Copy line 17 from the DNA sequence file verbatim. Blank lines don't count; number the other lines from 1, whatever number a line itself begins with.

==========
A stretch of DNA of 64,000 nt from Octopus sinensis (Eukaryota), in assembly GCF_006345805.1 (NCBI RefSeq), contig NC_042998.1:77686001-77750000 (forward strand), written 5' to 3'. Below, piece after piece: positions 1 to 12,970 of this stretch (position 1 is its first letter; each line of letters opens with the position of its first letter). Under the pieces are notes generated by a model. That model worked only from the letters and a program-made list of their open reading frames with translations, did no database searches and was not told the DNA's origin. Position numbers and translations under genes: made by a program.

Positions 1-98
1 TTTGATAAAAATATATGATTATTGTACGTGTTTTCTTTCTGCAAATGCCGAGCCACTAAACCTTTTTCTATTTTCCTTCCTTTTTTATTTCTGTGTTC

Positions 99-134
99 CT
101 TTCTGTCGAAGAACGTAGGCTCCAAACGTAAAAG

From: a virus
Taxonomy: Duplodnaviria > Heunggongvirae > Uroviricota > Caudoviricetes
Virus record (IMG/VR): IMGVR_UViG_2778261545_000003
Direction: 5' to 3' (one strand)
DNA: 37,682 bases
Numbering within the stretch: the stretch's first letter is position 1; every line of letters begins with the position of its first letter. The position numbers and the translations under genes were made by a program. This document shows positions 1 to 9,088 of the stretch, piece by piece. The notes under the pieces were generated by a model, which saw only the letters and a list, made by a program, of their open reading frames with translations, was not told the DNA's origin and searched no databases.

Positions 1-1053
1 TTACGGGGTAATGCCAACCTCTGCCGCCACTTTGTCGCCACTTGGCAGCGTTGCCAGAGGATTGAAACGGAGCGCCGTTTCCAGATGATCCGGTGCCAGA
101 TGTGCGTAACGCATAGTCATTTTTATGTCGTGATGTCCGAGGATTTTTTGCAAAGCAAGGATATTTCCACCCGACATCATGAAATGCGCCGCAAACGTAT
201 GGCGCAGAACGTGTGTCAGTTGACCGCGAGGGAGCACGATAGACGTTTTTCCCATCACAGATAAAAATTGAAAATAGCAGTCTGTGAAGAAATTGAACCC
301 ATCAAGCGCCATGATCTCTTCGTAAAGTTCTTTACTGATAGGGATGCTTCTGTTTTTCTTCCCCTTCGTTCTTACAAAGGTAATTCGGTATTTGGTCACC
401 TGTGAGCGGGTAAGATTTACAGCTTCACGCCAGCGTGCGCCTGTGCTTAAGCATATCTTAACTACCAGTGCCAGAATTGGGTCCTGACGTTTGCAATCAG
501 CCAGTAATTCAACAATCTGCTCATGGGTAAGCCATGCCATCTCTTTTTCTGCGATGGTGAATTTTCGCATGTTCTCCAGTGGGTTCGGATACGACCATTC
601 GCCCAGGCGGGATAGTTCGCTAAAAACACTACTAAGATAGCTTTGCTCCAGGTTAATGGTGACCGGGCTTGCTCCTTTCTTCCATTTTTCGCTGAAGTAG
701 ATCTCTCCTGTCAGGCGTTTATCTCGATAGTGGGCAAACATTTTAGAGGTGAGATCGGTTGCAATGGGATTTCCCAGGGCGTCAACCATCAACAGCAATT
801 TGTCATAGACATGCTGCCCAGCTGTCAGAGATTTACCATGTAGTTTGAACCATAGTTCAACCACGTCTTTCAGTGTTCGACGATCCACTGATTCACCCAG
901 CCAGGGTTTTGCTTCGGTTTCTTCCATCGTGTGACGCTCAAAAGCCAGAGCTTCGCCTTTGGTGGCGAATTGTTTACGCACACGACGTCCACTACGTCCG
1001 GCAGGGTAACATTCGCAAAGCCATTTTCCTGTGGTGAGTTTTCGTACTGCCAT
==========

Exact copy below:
301 ATCAAGCGCCATGATCTCTTCGTAAAGTTCTTTACTGATAGGGATGCTTCTGTTTTTCTTCCCCTTCGTTCTTACAAAGGTAATTCGGTATTTGGTCACC